Radcliffe decision to keep on racing welcomed by head of UK athletics
13:02 GMT, 10 December 2012
UK Athletics head coach Peter Eriksson has welcomed Paula Radcliffe's determination to resume her career next year, insisting only she knows when it is time to retire.
Radcliffe was unable to compete in the marathon at this summer’s London Olympics due to injury, and lost her Lottery funding as she is no longer seen as a realistic medal contender in global championships.
But despite turning 39 next Monday, the marathon world record holder said she is 'desperate' to return to competition in 2013.
Flying the flag: Radcliffe has vowed to continue racing
'I know she had an operation on her foot and it will take some time for her to get back to running, but I see it as very positive if she is still hungry to perform,' Eriksson told the Victoria Derbyshire programme on BBC Radio Five Live.
'If she does the right things and doesn’t push it too hard, I think she will be fine.
'The athletes know by themselves when it’s time to retire and they have to come to terms with that on their own, it’s nothing you force people into.
'She is a very talented athlete and if she is hungry to race then I think that’s great for us.'
Eriksson was appointed in October and is helping to oversee UKA’s plans for a single high performance institute in Loughborough.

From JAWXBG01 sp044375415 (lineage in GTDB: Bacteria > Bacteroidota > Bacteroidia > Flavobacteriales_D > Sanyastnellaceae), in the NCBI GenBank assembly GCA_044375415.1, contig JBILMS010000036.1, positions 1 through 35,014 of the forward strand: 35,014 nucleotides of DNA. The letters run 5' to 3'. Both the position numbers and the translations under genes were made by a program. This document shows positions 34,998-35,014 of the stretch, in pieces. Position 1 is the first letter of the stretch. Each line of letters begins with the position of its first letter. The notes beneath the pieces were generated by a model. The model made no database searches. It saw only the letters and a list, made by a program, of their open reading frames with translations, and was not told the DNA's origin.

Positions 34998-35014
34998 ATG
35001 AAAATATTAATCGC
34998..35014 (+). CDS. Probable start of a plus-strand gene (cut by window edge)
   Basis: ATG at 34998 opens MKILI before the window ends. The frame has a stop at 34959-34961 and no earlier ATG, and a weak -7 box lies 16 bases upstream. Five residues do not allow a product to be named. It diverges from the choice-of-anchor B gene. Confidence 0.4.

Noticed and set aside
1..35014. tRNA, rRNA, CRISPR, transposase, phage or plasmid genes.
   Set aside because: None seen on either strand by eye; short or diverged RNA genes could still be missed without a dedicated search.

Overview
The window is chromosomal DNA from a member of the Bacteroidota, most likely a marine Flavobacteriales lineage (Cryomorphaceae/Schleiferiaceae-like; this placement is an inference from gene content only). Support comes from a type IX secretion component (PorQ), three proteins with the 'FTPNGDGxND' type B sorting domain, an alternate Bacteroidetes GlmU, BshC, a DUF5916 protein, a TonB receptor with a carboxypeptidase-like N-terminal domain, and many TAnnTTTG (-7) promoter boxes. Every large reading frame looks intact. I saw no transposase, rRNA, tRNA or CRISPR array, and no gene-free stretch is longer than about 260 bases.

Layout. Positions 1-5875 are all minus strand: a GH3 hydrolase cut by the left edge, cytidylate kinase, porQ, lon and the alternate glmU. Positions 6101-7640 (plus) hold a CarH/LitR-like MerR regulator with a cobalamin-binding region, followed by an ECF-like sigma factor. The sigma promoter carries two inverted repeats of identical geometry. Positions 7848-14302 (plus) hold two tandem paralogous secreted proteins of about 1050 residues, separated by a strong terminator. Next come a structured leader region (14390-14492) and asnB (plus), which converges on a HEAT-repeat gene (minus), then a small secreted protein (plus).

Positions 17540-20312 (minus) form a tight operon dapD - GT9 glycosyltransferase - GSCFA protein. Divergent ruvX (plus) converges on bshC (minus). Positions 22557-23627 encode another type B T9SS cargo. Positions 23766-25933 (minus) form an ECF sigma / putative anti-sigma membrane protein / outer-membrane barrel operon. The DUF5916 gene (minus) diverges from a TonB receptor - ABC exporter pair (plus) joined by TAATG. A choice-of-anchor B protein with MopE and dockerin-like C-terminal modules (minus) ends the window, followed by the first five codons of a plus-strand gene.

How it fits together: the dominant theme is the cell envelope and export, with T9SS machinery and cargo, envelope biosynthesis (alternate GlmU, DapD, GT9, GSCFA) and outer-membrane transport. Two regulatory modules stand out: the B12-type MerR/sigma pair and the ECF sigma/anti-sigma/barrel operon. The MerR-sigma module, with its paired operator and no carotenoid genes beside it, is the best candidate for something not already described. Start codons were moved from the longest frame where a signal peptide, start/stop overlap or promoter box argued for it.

Loughborough will be used as 'the engine' of British athletics according to Eriksson, but the Swede acknowledged that the likes of Mo Farah, Jessica Ennis and Adam Gemili will not be required to use the facility on a full-time basis.
Greek tragedy: Radcliffe pulled up during the marathon at 2004 Olympics
Gemili’s coach Michael Afilaka lost his
full-time position with UK Athletics recently and the 19-year-old world
junior champion does not want to move from his London base to work with
another coach in Loughborough.
'I talked to him and he is very
comfortable in his environment,” Eriksson said. 'We have supported his
coach this year and we will find a way to do that in the future.
'We are having coach-based support so there will be some funding going towards Adam’s coaching. He is really keen on staying where he is because he goes to the university, he is close to the training facility and has his coach there so I don’t see a reason to change that at all.
Tough cookie: Radcliffe is desperate to return to competition next year
'We need to ensure that each athlete and their coach get as much support as we can give them and we need to build a team, but in addition to that we also have a lot of athletes coming up in under-18, under-20, under-23 age groups that are performing really well.
'We need to have those and turn them into medallists and that’s why we try to hire the best coaches and have one central hub that is the engine of the sport.
'You don’t want to take an athlete out of their environment where they are comfortable and have good support, but we also want them to come and be part of the centre. They can come and go, they don’t have to live there, to move anywhere.
'Mo Farah and Jess Ennis have a great environment so why change that We just have to optimise it for them.'
Eriksson also reiterated that, unlike his predecessor Charles van Commenee, he has a good relationship with triple jumper Phillips Idowu, who failed to reach the Olympic final after a controversial and injury-hit build-up.
'He is aiming to bring back a gold medal at the World Championships (in Moscow next year) and I am looking forward to seeing him back on the team again,' Eriksson added.
'If he is fully healed from all his injuries, which he is now, there is no reason why he shouldn’t perform good again so you have to say it’s over now and we have to move forward and do better.'